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- January 15, 1990
- Vol. 33
- No. 2
How Do You Spell Love and Bliss?
For Wheel of Fortune Host Pat Sajak, the Answer's Easy. Just Buy a Vow and Say L-E-S-L-Y B-R-O-W-N
Last September, when the groom revealed his engagement to some 5 million viewers of his late-night Pat Sajak Show, many of his far larger audience of 20 million Wheel of Fortune devotees were surprised to discover there was a woman in his life other than his on-air letter turner, Vanna. Indeed, for Sajak, whose friendly, clean-cut manners made him the kind of boy any mother-in-law would love—and helped make Wheel the highest rated syndicated show on TV—this trip down the aisle had been wholly unexpected. Divorced in 1986 after a seven-year marriage to his first wife, Sherrill, Sajak says that just over a year ago he gave Brown this blunt response to the question of a second try: "No, no, no, no, no, no, no!"
But that was when Sajak was sharing only a platonic friendship with the aspiring actress who once posed for a Playboy pictorial titled "Women of Washington," skimpily clad in sheer red lingerie. In fact, the beginning of their relationship was anything but auspicious. When they were introduced at the opening of a mutual friend's California sports bar in the summer of 1988, "There was no electricity in the air," says Sajak, remembering the meeting. Turning to Brown, he adds, "The subject of you didn't come up in my car ride home."
Still, over the next few months they went out a few times and talked regularly long distance whenever Brown returned home to Maryland. "He was fun and easy to talk to," she says. "But it wasn't romantic." Adds Sajak: "Often the calls were, 'Well, I have to hang up now. I'm going out on a date.'" By the spring of 1989, "It was obvious that there was something more going on," he says, but neither of them would make the first overt move.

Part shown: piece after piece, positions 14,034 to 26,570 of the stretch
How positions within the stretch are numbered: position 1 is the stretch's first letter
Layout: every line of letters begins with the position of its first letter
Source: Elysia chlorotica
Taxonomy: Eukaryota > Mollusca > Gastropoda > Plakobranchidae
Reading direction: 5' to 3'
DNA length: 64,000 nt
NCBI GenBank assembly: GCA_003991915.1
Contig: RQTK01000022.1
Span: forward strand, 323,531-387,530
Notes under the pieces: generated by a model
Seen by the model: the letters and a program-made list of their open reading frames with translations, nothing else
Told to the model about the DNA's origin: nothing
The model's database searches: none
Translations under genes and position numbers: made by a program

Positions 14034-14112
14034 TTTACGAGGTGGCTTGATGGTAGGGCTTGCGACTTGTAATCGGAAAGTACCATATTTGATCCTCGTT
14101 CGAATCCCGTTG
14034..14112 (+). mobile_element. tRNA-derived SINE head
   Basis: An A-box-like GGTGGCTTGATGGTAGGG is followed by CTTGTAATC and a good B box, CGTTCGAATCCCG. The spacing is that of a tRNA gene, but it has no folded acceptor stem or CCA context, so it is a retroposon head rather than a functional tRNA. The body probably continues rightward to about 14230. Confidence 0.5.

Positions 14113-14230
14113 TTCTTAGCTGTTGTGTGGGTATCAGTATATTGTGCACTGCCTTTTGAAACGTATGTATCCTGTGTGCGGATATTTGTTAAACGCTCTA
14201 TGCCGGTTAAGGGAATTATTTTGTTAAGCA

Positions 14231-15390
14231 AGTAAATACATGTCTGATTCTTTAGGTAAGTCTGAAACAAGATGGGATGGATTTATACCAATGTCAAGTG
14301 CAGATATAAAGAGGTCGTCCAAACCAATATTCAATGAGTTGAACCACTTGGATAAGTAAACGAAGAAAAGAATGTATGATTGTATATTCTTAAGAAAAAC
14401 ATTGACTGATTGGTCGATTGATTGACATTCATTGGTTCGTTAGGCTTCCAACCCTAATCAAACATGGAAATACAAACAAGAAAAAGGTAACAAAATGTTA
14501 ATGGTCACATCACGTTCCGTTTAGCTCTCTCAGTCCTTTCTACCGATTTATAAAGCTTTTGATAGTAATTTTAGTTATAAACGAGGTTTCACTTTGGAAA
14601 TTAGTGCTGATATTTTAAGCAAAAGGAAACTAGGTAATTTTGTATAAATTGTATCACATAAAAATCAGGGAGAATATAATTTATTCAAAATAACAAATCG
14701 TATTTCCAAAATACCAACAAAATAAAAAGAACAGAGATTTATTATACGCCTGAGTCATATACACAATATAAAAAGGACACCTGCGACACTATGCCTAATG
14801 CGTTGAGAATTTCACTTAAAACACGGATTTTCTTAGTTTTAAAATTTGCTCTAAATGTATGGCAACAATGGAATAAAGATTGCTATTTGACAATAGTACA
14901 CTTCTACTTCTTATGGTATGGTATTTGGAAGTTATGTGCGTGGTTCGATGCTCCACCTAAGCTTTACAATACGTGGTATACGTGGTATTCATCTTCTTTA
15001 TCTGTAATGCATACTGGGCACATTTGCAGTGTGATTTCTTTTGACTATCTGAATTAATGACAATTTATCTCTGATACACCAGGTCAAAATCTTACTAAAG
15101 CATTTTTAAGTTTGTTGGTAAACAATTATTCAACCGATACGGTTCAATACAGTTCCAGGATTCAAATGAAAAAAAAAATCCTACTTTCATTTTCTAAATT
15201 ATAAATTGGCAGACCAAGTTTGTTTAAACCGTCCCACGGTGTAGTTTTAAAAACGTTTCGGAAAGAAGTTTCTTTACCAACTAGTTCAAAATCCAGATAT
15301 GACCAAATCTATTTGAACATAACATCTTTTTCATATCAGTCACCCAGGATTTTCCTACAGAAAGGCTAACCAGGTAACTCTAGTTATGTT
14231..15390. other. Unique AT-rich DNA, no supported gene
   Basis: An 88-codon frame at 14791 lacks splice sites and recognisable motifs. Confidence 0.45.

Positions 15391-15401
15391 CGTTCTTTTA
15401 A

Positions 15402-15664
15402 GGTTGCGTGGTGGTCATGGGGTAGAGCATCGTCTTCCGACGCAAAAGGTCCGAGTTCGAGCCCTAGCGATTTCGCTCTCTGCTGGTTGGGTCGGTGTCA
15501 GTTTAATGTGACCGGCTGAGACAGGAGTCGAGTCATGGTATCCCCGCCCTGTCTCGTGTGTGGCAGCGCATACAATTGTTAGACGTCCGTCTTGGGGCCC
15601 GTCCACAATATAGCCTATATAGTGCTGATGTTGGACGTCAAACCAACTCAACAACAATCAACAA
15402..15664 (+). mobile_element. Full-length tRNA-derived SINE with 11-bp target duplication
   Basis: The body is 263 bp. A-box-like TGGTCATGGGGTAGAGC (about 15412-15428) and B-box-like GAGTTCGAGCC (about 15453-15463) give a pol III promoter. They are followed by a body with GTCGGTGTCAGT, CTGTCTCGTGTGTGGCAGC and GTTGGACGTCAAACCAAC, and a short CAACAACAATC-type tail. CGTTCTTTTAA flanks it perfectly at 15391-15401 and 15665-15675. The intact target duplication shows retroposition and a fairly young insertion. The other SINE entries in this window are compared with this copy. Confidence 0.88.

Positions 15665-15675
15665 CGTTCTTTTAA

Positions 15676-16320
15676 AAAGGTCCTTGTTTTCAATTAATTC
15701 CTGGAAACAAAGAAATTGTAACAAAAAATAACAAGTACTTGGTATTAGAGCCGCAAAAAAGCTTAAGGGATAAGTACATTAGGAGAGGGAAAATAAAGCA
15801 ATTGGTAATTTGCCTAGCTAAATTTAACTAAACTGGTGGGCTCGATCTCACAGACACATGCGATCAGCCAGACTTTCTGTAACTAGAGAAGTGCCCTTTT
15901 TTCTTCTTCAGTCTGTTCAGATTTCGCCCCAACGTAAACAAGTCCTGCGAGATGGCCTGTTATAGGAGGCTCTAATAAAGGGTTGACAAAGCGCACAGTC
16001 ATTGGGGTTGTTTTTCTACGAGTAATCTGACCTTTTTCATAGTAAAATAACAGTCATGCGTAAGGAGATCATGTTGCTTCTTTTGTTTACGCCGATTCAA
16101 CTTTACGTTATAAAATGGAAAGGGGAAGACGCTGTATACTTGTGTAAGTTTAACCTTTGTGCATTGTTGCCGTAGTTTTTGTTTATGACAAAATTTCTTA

Ironically, their relationship might have remained forever stalled at that stage if a game show hadn't supplied the necessary momentum. Before meeting Sajak, Brown had appeared on The Dating Game, and last June she collected her winnings by traveling to Mexico—under chaperon—with the handsome bachelor who had chosen her on the show. "Frankly, I was a little annoyed at that," says Sajak with a smile.
"There was definitely borderline jealousy," teases Brown. "That was good."
It was. When Brown returned, Sajak hurriedly flew east to check things out, and suddenly, he says, "I knew she was the woman I wanted to spend the rest of my life with." Back in L.A., he confided his plans for marriage to his longtime pal and talk show sidekick, Dan Miller, who, says Sajak, promptly replied, " 'Are you Pat's evil twin?' He was taking my temperature." By Labor Day, Sajak had slipped a three-carat-plus marquise-shaped diamond on Lesly's finger, and four months later, with Miller as his best man, he was making his match official in a 19th-century Catholic church.
When his tall, brunet bride appeared at the church doorway in a close-fitting white taffeta gown trimmed with sequins, lace and pearls, the waiting groom lifted his eyebrows in awe. So old-fashioned was the ceremony that the priest extolled the blessings of a wife who is silent and keeps a clean house. Afterward, Sajak cracked, "Lesly swore to keep quiet and clean the toilet every day. I thought he should say a word about Mop & Glo."